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Discussion Starter · #1 ·
I've stored a LOT of rice, beans, sugar and salt in my time using 5 gallon buckets, but there is also commercially prepared and canned foods for those that want a 1 time fix.

Here are a couple options

9687 Total Servings 1 Person 1 Year Food Storage

almost 10,000 rations for 13 cents per serving

30,144 Total Servings 4-Person 1-Year Food Storage

30,000 servings for .14 cents each, this one I know comes on a pallet 4x4 feet and about 6 feet high and weighs about 2000 pounds.

You will need a grain mill to take advantages of all the recepies in supplied book.

Although the cost per meal is a little high, the meals are very easy to prepare and are more palatable than rice and beans.

There is a lot of TVP so if you have locally harvested meat it would help a lot
 
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Died milk and eggs and "cheese powder" just made me hurl. :(
Most of what they list can be purchased locally to me for a lot less. Hard red winter wheat will store better and makes better bread than the white winter wheat anyway.
It might be good to have the freeze dried fruit but I'm not real good with tofu meats - sorry.

The price is reasonable - about $84 per person per month but I would not normally eat about half of what is listed in their inventory.

I would rather buy in bulk and replenish it as it is consumed. That way I have a "shelf" life that in indefinite as long as I can buy it and after that I have a year to find sources for the things I can't grow and the rest I would grow my own.


Besides - NO BACON!!!
 

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The first link would be a pretty good option for someone starting out and trying too get a reserve quickly. A number of years ago
I would be tempted myself. Some bulk items I prepare and store myself. Other items I've ordered from Walmart. Most of what we have has been bought over time following the Mormon plan and rotating food. I'd say we keep about 6 months supply for 3 people as well as 3 day packs for hurricane evacs. My objective now is a little more food diversity and slowly building to 9 months of supplies. Btw, this is not all food.. Don't forget supplies like TP, medical, soaps, etc.
 

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I've been vacuum sealing dry goods in glass jars (beans, rice,...ect), put them in brown paper bags then store them in a dark cool place. I've been canning stuff, and also buy can goods when I catch them on sale. I've been reading that ordinary can goods will last many years if properly stored. I've ate "C" rations before, and will gladly eat them again, if I have to, but I am going a different route in storing food.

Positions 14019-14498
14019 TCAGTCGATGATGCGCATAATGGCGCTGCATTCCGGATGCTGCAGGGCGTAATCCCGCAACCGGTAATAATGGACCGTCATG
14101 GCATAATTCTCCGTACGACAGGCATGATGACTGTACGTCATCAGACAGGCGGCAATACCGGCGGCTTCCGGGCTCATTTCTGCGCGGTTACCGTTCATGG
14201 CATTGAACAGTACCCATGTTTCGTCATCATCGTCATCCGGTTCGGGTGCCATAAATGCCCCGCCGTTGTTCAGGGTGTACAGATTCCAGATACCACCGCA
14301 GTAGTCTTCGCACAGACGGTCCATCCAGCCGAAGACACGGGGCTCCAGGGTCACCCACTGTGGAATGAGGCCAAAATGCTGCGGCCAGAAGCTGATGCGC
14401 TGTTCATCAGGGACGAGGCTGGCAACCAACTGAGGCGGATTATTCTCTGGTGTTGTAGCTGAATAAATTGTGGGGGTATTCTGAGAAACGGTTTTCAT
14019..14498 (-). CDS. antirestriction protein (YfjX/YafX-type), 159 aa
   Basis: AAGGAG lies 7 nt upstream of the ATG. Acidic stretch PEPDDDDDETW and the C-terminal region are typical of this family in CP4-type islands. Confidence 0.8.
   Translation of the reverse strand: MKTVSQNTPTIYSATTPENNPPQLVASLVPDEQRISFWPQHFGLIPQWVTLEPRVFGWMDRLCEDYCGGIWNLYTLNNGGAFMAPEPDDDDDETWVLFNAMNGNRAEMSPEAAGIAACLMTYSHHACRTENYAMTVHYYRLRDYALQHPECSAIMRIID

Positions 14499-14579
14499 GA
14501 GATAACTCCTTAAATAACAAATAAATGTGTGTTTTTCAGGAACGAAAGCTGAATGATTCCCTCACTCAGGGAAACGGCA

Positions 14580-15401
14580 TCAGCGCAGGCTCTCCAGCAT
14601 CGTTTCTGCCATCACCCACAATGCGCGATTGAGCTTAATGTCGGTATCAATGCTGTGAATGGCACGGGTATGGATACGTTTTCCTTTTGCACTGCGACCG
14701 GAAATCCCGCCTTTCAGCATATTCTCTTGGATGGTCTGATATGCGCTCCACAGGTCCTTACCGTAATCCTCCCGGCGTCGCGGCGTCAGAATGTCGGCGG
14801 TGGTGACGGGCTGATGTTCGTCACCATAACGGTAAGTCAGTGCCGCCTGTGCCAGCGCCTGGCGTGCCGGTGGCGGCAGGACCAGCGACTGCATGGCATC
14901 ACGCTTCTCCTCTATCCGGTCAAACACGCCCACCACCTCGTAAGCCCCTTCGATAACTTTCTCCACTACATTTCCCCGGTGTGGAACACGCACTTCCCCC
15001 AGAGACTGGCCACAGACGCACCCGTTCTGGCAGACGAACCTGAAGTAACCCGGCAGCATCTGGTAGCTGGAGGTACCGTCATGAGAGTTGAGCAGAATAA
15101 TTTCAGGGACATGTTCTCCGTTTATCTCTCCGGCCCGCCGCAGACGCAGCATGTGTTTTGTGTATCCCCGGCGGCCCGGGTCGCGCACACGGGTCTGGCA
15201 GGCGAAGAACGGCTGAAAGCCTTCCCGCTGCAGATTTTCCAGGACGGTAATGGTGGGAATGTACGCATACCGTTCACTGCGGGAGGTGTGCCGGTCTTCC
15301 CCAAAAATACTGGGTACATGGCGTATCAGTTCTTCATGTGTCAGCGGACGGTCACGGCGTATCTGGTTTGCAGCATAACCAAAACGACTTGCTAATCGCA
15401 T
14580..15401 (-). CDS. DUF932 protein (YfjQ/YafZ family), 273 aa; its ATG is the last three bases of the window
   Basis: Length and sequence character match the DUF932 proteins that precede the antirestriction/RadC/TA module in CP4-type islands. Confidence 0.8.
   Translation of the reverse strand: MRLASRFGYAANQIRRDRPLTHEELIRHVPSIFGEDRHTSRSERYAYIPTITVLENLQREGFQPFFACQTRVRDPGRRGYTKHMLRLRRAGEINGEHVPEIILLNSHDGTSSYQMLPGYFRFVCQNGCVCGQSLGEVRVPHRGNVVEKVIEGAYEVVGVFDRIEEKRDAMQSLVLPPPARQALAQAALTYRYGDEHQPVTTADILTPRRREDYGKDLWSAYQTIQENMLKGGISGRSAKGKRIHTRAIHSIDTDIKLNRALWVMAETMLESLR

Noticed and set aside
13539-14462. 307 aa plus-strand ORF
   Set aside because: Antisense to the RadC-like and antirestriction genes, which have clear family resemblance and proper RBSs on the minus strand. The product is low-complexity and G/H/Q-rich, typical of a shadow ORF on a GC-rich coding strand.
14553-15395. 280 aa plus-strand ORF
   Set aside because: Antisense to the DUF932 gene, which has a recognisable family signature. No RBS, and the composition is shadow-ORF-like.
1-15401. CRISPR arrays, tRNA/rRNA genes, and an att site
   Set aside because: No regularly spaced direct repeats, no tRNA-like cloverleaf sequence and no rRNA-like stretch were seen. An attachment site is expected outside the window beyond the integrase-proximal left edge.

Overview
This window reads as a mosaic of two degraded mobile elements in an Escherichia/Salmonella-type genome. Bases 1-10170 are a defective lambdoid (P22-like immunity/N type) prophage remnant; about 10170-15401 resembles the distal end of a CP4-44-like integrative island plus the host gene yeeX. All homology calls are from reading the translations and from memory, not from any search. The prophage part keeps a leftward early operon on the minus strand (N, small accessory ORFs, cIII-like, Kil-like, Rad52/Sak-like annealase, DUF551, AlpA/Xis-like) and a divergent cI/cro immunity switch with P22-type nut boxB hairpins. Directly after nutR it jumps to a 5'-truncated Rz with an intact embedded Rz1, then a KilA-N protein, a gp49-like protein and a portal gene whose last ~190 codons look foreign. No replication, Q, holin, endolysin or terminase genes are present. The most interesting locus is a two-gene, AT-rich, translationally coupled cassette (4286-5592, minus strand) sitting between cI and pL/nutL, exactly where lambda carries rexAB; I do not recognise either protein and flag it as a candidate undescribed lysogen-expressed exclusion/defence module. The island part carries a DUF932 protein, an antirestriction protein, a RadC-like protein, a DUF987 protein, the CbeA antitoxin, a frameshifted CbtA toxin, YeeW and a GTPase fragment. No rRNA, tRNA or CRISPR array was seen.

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Any meat can be canned including game. A cool place to store year round extends the storeage time. In canning, you are cooking the meat inside the jar. So when needed, the meat is already cooked so just needs heated. Plus you can do soups & stews but no starches are used as the starch such as potato or rice will turn to mush due to the canning temperature & time required for meat. But potato can be canned separately.

And things like your favorite chilli or meatloaf recipe can also be canned.
 

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moonshinedave, I also have the jar units for vacsealing & that is how I do alot of my dry goods. But you do need adaptors for both regular & large mouth jars. I use a cut down coffee filter up inside the jar adaptor to prevent sucking powders into the vacsealer. And even have some stuff in the 64oz jars which use a large mouth lid.
 

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APlus you can do soups & stews but no starches are used as the starch such as potato will turn to mush due to the canning temperature & time required for meat. But potato can be canned separately.
Why do you keep repeating this nonsense?

Potatoes can most certainly be added to any soup and stew recipe to be canned.

Soups

Vegetable, dried bean or pea, meat, poultry, or seafood soups can be canned.

Caution: Do not add noodles or other pasta, rice, flour, cream, milk or other thickening agents to home canned soups
National Center for Home Food Preservation | How Do I? Can Vegetables

Potatoes are not considering a thickening agent when added to soup.

The fact that you can can potato seperately should tell you that they can be added to soup.
 

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Discussion Starter · #9 ·
Only about 1,200 calories/day. Plan accordingly.
Yes realize it is almost starvation rations but when combined with foraging it is better than starving.
 

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My wife's mom brought us a Food Saver when she came to visit. A bunch of other kitchen stuff too. A commercial knife sharpener. A huge food processor. I looked at it and went "Sweet! Now I have a way to chop up Fels Naptha for homemade laundry soap." I'm going to purchase the jar adapters for our dried goods. I don't mind them in bags but certainly feel better about them being sealed and vac packed. Next on the list is a pressure canner.
 
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